February was a record-setting month for the Greater Toronto Area (GTA) housing market for a number of reasons.

Case in point: A record number of home sales were recorded and the average price -- across all home types -- eclipsed the $1-million mark for the first time in history.

But perhaps most notably, February was a record-breaking month for the most GTA residential sales volume sold on the MLS, for any month ever, with $11,468,007,390 in sales recorded.

According to the Toronto Regional Real Estate Board (TRREB), 10,970 homes changed hands in February -- a 52.5% increase compared to 7,193 sales reported in February 2020 -- which was fuelled by 4,943 detached home sales in the 905-area outside of Toronto -- a growing trend as homebuyers continue to look for more space as they work from home.

This came as the average selling price for all home types in the GTA was up 14.9% to $1,045,488. While market conditions were tight throughout the GTA last month, the detached, semi-detached, and townhouse market segments in suburban areas were the drivers of average price growth, with annual rates of increase above 20% in all three cases.

READ: Is This the Year the GTA Real Estate Bubble Bursts?

Toronto realtor and chartered accountant Scott Ingram says over the last ten years when looking at 416-area sales volumes, February is the third-lowest volume month on average. Though, he added that he suspects this applies to the entire GTA.

Ingram told STOREYS, "It is remarkable that a 28-day month, which is normally the third slowest month in the year, has set that record."

As Ingram pointed out, it takes "massive" monthly volumes and huge enough price climbs to make this happen -- which was apparent last month, as double-digit annual price growth was the norm throughout the GTA, with stronger rates of growth in the suburbs surrounding Toronto.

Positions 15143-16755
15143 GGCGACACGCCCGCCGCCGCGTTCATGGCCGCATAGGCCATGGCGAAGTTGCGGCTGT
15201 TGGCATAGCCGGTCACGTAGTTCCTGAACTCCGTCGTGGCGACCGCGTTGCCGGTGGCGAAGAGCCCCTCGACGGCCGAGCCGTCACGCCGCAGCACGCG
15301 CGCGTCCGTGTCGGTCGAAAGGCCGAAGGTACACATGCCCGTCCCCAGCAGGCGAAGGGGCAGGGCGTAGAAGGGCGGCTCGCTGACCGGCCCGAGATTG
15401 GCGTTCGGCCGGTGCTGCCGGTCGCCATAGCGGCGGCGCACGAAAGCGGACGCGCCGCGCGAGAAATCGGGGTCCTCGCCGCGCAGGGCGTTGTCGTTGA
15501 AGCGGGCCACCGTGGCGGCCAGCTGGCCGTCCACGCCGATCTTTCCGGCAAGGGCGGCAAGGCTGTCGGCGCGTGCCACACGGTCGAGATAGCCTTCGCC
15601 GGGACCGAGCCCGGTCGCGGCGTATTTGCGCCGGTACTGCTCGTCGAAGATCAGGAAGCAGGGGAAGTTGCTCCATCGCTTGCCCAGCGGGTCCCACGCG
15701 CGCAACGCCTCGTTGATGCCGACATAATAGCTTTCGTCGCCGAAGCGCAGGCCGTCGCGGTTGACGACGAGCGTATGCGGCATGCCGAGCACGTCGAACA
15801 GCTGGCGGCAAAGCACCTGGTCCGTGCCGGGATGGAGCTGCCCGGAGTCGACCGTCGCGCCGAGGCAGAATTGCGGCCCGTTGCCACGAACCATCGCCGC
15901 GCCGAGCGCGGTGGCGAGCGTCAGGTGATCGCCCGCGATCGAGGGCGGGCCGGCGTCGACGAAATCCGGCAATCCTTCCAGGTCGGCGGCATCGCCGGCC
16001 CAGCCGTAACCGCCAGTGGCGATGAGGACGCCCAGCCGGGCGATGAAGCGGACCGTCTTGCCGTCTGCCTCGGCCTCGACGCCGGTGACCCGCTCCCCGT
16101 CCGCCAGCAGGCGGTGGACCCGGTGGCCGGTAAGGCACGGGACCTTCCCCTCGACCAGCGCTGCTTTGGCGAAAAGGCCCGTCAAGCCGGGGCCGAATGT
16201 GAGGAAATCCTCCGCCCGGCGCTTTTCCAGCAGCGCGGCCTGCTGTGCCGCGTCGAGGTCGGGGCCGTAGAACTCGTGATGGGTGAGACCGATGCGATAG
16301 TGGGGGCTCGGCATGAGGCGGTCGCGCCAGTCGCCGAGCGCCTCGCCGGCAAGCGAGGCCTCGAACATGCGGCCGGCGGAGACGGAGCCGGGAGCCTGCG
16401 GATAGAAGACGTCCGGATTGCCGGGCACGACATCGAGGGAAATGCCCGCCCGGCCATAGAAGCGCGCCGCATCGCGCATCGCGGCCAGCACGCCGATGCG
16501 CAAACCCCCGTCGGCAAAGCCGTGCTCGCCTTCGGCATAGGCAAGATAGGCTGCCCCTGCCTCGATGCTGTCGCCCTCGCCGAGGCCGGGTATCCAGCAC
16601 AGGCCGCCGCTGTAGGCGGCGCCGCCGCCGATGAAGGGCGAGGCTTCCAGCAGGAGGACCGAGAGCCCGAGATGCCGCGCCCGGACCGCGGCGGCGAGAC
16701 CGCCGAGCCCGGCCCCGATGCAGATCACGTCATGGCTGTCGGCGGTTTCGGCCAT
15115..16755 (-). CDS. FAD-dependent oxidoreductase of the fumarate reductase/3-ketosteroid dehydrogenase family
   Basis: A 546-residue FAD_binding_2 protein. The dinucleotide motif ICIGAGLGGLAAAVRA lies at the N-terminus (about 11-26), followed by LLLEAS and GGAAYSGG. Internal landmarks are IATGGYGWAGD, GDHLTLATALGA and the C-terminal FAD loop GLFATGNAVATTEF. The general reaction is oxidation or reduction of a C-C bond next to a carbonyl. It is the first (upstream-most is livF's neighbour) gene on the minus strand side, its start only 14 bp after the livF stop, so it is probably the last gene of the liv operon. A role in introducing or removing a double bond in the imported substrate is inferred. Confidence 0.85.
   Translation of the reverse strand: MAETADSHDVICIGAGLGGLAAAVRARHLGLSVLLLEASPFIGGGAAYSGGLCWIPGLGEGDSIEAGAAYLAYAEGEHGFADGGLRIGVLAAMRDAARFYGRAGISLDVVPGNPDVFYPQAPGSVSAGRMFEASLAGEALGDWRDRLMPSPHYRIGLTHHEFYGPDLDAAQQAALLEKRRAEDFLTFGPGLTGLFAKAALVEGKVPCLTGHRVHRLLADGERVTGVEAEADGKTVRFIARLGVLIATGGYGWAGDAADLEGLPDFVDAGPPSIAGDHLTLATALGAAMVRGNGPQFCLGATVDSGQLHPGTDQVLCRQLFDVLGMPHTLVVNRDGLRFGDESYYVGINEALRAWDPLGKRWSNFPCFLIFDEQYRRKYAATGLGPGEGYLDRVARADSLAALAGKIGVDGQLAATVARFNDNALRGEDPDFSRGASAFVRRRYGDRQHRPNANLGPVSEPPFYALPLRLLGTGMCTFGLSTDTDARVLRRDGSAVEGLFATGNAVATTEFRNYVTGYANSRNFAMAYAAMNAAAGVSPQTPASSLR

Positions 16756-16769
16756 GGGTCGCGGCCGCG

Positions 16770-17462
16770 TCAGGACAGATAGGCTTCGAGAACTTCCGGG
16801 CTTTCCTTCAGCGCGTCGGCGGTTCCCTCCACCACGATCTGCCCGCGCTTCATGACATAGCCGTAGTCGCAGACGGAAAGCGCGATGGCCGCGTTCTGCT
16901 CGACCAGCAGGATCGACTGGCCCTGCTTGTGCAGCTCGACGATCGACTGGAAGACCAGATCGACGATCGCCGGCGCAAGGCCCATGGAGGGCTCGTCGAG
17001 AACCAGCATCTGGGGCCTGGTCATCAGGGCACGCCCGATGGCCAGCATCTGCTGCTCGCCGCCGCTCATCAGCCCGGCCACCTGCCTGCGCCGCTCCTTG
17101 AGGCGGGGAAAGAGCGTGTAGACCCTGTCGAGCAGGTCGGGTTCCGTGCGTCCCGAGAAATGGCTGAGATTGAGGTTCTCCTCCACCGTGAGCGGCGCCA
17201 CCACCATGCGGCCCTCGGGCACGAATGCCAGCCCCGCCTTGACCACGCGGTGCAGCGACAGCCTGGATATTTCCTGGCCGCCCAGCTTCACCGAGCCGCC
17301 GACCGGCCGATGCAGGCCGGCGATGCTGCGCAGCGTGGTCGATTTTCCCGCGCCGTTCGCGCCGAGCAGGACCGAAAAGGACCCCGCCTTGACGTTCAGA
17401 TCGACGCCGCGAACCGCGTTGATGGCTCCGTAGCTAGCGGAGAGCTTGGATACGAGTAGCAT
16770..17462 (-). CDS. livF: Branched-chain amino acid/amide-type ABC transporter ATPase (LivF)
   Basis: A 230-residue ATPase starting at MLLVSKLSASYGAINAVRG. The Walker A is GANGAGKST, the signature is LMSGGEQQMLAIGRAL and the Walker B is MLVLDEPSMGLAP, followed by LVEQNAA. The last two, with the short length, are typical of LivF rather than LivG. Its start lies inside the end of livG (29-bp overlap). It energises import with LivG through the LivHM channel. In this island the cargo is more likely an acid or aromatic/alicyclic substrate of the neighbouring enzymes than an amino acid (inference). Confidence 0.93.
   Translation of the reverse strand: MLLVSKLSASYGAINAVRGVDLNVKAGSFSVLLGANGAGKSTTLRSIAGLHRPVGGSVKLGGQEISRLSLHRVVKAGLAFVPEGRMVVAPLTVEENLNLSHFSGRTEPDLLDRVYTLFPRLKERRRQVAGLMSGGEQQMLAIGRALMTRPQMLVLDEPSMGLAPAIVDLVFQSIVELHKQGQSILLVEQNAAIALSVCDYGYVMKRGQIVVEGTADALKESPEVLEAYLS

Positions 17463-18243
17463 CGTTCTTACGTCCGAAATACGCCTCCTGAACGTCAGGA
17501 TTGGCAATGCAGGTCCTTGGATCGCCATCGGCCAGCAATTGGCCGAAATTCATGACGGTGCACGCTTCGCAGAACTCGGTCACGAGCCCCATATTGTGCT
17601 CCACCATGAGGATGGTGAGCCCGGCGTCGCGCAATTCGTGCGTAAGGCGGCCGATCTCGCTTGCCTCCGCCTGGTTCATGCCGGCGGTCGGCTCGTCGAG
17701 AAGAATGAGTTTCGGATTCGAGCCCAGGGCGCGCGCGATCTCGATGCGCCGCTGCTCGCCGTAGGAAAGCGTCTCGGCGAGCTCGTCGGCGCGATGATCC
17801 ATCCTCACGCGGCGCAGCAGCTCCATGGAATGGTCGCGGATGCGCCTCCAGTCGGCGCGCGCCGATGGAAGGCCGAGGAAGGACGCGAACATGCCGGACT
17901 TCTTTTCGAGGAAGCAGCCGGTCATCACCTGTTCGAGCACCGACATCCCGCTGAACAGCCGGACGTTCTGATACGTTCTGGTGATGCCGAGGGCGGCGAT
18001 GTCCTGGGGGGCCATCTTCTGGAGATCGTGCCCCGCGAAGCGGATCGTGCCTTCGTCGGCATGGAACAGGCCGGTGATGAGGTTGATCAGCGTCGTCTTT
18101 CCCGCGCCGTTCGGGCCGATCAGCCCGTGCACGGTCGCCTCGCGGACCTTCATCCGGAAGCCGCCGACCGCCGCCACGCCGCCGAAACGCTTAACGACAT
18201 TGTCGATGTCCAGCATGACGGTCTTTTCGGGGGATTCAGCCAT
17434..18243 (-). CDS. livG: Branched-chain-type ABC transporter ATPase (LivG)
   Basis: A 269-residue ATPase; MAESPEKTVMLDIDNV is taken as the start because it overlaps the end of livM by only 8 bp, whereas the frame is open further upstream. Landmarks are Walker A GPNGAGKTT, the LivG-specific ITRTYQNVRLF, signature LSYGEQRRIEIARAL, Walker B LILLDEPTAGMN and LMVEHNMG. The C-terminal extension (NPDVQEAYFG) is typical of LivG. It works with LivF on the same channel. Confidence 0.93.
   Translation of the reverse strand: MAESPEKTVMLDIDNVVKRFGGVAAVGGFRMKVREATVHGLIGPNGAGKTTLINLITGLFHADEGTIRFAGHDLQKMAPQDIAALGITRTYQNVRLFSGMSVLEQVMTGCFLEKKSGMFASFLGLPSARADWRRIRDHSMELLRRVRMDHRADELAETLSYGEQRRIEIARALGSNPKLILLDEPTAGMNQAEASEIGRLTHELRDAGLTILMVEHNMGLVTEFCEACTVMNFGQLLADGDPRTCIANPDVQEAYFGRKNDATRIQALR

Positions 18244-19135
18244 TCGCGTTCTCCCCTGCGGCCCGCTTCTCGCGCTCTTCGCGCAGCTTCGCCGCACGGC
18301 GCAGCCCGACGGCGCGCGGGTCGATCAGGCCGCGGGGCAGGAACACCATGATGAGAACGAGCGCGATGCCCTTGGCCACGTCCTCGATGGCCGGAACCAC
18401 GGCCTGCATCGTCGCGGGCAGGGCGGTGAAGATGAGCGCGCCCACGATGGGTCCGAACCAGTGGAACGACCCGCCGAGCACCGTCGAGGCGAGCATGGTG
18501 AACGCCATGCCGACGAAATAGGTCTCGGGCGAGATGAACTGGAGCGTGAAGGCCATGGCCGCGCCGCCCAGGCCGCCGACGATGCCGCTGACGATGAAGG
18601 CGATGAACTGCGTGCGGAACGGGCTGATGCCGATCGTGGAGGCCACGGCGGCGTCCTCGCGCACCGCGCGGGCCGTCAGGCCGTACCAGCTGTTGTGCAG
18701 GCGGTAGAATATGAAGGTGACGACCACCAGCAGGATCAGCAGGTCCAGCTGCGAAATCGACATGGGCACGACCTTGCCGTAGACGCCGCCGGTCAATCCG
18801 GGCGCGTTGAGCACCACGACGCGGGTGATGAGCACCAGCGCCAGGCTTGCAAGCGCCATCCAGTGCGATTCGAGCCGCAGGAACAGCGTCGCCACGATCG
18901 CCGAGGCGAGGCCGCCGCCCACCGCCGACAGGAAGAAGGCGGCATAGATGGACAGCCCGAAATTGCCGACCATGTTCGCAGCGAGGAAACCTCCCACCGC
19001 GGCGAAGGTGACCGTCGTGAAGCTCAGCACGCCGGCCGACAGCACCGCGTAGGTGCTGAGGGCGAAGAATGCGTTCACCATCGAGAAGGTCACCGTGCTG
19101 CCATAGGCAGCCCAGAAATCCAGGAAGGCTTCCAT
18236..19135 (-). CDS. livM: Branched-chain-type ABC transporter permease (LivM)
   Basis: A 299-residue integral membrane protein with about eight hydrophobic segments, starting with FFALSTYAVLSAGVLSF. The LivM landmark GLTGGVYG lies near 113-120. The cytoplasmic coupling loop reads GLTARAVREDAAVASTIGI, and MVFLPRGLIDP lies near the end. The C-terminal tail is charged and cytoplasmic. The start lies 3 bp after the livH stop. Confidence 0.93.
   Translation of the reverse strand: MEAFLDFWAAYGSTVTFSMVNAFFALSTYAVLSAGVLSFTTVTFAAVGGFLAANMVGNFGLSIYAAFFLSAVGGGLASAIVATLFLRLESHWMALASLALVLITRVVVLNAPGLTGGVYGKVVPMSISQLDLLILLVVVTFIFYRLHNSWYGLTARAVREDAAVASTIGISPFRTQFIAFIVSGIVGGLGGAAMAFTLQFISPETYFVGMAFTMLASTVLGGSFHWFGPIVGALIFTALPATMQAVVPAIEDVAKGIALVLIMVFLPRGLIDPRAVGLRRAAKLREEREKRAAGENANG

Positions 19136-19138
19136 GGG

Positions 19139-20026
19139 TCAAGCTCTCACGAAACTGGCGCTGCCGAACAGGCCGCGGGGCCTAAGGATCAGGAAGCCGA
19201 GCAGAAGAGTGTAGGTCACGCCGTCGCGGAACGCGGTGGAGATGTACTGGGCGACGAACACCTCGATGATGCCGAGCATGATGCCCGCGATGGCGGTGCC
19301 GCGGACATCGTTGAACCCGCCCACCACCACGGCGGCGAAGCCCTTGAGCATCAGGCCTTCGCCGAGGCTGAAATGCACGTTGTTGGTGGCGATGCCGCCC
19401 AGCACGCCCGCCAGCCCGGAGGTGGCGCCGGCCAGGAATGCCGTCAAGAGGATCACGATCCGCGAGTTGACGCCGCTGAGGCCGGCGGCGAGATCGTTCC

According to Ingram, there are seven $10 billion-plus months on record -- five of which occurred amid the pandemic, which just goes to show how hot the Toronto-area housing market has been over the past year.

  • February 2021: $11.47B
  • March 2017: $10.49B
  • September 2020: $10.60B
  • April 2017: $10.52B
  • July 2020: $10.41B
  • August 2020: $10.22B
  • October 2020: $10.17B

To further put last month's residential sales growth in perspective, Ingram says February is the shortest month of the year, and there were only 19 business days last month. This March has 23, for example (so 21% more business days, 11% more calendar days).

READ: Is This the Year the GTA Real Estate Bubble Bursts?

While home prices and transactions in the region continue to soar to record-breaking heights, it raises the question of how long these trends will last.

As demand continually outpaces supply and home prices steadily increase, there are now early signs of overheating in Canada’s housing market.

Though, despite these signs of overheating, Bank of Canada Governor Tiff Macklem says so far there are no plans to raise today’s historically low interest rates (they currently sit at 0.25%) until the economy and employment are back on track following declines caused by COVID-19.

Macklem explained that the rebound in activity is being driven by the sales of single-family homes outside of large city centres.

“We’re all spending more time at home, people are working at home, they want more space, they don’t have to commute, and they figure their employers are probably going to be more flexible about the need to go into work every day, so they’re moving out of the downtown core,” said Macklem, adding, “they’re getting more space and that’s driving up prices particularly outside of our largest cities for single-family homes. ”

As such, Macklem said there are now early signs of what he called “excess exuberance,” though, it’s not like what was felt in 2016 and 2017 when multiple government measures were introduced to cool down the housing market.

Senior Economist of RBC Economics Robert Hogue says – though we’re not there right now – the risk of a real estate bubble has increased as the pandemic has played out.

“The sort of dynamics we’re seeing could be the early signs that the market is heating up: much more frantic activity, much more fear of missing out, and accelerating prices,” says Hogue. “That could start to feed on itself, if speculators start to get into the game because they’re making let’s-see opportunities for quick money. But there are certainly some dynamics that are worth monitoring very closely.”

Hogue isn't alone in saying the situation should be closely monitored, as Macklem also says the Bank of Canada will be keeping an eye.

“What we get worried about is when we start to see extrapolated expectations when we start to see people expecting the kind of unsustainable price increases we’ve seen recently go on indefinitely,” said Macklem.

That being said, hopefully, in the months to come, prices will begin to cool in the interest of keeping the market stable.

With files from Erin Davis.